The Wii U‘s release is more than a year away and predictably few details have been revealed, so don’t expect to get much in the way of concrete information out of this new Forbes interview with Nintendo of America boss Reggie Fils-Aime. The company president and CEO does drop a few hints, however, particularly in the realm of the upcoming console’s online capabilities.
“We’ve seen what our competitors have done, and we’ve acknowledged that we need to do more online, starting with the launch of our eShop on Nintendo 3DS, and we’re going to continue to build our online capability,” Fils-Aime said.
“For Wii U, we’re going to take that one step further, and what we’re doing is creating a much more flexible system that will allow the best approaches by independent publishers to come to bear. So instead of a situation where a publisher has their own network and wants that to be the predominant platform, and having arguments with platform holders, we’re going to welcome that. We’re going to welcome that from the best and the brightest of the third party publishers.”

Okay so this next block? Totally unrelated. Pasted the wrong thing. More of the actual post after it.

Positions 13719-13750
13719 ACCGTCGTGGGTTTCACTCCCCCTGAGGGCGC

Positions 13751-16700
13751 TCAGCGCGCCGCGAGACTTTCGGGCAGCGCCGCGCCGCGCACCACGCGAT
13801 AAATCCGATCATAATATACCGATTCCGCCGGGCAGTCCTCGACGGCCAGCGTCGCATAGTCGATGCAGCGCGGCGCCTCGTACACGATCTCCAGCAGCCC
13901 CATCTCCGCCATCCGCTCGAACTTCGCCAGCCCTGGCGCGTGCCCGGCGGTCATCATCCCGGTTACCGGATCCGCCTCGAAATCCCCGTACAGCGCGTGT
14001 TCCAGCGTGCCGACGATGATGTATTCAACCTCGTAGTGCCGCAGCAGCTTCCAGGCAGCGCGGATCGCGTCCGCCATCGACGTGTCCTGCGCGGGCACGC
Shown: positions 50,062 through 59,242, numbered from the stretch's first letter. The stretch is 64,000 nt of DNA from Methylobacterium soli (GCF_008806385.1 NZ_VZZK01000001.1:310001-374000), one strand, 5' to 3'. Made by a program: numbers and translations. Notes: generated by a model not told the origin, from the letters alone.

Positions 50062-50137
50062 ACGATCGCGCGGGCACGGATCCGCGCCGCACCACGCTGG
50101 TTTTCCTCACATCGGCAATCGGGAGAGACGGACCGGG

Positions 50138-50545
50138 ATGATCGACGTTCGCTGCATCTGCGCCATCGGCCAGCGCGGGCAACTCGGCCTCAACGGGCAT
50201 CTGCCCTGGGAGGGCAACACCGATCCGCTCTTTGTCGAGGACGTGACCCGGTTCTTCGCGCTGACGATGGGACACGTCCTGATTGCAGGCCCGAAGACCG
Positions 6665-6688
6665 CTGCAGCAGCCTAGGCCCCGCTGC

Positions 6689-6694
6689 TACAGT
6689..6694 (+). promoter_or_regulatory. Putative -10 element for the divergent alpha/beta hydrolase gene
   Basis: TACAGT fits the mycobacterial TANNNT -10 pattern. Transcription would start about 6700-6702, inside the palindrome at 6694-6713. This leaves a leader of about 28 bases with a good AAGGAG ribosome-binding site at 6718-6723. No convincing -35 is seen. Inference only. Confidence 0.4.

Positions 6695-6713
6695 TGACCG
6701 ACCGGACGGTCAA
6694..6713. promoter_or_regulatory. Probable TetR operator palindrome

He then added, “There will be other publishers talking about that as well, and from our perspective, we think it’s much more compelling for that information to come from the publishers than to come from us.”
It’s hard to respond without specifics, but it sounds a lot like Fils-Aime is implying that the Wii U’s online implementation will be relatively light on features, with the more elaborate social networking bits handled by third-party publishers. If nothing else, this comment demands a little elaboration.
If Nintendo really is planning to forgo the community features offered by competing services, it is once again setting itself up to be a step behind the competition as was the case with the Wii’s lack of HD support. The Wii was certainly a success in its own right, but it likely could have gone to much bigger places with an Xbox Live-like framework for its online communications and play.